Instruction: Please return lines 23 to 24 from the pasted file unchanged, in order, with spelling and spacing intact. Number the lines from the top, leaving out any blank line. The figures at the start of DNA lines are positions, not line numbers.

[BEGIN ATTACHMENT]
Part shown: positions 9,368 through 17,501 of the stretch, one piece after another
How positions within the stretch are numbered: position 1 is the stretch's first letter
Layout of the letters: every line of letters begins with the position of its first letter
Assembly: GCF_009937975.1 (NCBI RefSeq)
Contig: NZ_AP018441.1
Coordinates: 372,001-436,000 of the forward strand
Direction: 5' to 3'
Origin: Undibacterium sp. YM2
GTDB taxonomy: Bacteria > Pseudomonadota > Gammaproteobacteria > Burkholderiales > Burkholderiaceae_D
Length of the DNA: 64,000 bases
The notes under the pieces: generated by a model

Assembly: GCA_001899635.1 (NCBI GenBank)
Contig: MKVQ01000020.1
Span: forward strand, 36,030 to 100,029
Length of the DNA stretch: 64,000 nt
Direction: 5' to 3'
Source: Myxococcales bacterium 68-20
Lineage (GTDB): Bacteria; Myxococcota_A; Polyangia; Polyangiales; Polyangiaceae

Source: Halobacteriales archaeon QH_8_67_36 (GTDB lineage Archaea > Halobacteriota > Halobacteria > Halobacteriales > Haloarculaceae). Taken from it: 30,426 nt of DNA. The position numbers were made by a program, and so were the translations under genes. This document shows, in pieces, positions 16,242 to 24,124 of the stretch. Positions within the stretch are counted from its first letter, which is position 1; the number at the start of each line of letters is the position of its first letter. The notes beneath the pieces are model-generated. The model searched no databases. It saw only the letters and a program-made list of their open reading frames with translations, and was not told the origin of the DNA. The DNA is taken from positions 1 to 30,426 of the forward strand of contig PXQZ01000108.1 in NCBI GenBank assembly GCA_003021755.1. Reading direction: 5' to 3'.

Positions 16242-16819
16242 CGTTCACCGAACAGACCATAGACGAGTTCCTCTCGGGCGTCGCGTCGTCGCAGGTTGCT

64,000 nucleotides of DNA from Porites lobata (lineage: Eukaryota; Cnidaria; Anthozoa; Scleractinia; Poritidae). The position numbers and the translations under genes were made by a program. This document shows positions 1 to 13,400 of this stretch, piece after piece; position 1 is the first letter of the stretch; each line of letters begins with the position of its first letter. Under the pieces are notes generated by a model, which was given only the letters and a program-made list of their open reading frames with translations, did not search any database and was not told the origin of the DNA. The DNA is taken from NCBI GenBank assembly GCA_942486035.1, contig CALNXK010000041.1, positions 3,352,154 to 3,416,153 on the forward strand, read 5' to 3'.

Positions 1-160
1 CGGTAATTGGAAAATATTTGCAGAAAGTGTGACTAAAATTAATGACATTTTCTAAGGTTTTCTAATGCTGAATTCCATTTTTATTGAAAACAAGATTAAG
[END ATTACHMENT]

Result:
Positions 1-160
1 CGGTAATTGGAAAATATTTGCAGAAAGTGTGACTAAAATTAATGACATTTTCTAAGGTTTTCTAATGCTGAATTCCATTTTTATTGAAAACAAGATTAAG